Abstract:This paper investigates the capital allocative behavior of firms’ integrating active internal capital markets (ICM). Specifically, examines the investment-cash flow sensitivity and its relationship with factors, such as, financial flexibility, suboptimality of investment expenditure, and crosssubsidization, using a matched sample design of two comparable panel data sets of 636 subsidiaries and stand-alone firms of the euro area, over the 2004–2013 sampling period.
Results from panel data regression document that ICM firms exhibit lower sensitivity to the availability of internal funding than pure-play stand-alone firms, and that for stand-alone firms the effect of financial flexibility on investment-cash flow sensitivity is larger than for ICM cohorts. Findings also document that, on average, subsidiaries experience lower levels of investment suboptimality, and that subsidiaries with poor growth opportunities, ceteris paribus, invest less than pure-play stand-alone firms, consistent with lower cross-subsidization problems within ICMs.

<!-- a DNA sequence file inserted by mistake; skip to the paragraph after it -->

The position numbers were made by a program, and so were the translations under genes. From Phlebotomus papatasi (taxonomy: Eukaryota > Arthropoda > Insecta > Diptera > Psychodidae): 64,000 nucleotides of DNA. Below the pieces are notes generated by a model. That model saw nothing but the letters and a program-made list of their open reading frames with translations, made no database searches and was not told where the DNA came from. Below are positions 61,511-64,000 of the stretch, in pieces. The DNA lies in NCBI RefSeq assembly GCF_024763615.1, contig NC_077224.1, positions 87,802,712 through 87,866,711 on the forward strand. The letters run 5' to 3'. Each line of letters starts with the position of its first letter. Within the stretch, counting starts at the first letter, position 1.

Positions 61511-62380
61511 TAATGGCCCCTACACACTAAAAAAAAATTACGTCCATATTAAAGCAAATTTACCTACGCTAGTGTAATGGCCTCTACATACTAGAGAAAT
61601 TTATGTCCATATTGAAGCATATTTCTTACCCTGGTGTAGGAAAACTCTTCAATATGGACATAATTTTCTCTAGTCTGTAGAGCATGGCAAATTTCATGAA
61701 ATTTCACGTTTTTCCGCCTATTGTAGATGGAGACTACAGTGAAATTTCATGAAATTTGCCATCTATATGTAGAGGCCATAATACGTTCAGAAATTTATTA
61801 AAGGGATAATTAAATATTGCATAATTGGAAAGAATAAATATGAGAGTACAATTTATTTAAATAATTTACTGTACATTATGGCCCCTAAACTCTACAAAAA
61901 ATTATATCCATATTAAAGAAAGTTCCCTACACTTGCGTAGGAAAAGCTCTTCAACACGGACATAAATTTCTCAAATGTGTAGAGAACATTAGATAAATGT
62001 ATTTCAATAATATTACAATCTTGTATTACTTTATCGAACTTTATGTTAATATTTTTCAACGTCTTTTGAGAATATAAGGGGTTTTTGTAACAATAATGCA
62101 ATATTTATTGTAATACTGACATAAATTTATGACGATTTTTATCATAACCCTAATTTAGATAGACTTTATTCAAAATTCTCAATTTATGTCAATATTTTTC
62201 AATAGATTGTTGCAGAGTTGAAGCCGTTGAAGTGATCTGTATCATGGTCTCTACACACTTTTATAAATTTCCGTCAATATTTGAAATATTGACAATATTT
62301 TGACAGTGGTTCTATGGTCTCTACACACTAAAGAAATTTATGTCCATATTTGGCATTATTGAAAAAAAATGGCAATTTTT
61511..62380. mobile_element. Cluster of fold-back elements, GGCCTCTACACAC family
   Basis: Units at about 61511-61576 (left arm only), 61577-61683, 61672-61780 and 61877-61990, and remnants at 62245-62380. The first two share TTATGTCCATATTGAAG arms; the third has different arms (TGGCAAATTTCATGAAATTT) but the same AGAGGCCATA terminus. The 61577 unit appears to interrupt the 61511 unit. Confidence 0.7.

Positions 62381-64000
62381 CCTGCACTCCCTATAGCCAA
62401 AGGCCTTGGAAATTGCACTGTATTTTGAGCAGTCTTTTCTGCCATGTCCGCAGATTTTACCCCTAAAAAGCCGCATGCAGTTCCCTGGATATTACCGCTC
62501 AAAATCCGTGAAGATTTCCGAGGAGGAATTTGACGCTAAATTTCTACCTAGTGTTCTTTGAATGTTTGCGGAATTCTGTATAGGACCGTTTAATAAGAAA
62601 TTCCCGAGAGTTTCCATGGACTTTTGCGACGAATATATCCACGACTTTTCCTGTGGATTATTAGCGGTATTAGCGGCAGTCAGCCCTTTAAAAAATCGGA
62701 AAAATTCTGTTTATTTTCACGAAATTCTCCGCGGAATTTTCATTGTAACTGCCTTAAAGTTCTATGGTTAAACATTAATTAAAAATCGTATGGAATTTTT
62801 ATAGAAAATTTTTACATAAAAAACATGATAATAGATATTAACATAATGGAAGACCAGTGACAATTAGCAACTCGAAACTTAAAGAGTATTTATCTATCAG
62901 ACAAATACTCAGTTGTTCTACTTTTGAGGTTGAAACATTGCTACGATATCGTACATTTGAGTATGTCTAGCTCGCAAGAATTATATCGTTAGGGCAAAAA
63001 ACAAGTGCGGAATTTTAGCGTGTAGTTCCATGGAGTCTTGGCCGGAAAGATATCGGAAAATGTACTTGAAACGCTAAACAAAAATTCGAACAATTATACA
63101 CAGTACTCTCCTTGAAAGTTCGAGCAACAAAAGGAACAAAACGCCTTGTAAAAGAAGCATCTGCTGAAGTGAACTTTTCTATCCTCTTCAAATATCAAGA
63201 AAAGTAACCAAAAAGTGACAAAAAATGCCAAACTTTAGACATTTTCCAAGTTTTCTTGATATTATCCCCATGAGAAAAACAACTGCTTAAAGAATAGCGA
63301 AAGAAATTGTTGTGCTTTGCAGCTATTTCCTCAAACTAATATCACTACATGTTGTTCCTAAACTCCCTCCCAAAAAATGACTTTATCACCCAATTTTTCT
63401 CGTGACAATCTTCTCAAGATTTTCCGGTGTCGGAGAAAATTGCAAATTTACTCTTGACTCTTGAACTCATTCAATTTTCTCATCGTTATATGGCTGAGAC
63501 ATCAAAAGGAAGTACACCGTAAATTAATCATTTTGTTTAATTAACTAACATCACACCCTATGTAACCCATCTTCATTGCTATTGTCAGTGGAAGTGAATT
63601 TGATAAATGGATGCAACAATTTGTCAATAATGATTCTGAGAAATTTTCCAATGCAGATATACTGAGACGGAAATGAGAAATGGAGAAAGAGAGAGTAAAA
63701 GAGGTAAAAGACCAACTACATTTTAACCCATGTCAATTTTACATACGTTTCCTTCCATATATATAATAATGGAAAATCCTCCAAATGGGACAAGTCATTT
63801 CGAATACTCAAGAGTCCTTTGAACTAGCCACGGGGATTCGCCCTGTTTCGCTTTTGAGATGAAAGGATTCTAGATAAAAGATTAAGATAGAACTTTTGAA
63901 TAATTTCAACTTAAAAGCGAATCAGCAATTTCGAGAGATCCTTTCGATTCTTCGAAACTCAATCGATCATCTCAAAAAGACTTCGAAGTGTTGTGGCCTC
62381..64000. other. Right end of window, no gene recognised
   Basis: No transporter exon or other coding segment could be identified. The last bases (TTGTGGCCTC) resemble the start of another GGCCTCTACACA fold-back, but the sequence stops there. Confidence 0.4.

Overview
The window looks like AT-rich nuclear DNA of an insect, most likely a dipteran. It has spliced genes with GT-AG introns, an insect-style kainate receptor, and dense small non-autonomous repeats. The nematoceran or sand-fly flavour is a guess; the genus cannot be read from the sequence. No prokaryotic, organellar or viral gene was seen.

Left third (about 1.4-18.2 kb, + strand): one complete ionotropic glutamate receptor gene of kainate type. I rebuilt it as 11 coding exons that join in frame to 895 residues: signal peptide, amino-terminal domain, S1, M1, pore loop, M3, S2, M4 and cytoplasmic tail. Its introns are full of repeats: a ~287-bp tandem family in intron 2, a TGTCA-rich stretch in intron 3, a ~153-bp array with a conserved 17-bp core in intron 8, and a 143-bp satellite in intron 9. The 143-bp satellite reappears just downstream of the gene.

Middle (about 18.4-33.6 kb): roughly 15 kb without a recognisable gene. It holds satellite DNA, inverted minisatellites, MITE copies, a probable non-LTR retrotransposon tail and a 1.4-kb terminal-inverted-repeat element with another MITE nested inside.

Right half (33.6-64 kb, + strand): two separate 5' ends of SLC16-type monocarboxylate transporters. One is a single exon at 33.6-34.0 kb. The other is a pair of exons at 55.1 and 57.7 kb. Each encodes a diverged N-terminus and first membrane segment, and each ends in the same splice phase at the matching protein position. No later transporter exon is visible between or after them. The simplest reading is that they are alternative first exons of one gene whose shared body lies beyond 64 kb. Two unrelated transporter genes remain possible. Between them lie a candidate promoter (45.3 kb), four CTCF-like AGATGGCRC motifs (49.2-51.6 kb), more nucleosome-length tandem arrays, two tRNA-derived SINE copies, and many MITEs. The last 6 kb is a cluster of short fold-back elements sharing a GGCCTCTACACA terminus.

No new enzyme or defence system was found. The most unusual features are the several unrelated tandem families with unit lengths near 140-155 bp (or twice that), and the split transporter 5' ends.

These findings are consistent with the propositions that centralized capital budgeting systems can potentially mitigate informational and incentive problems associated with investment behavior, and that subsidiary firms may use internal capital markets as a substitute for financial slack.
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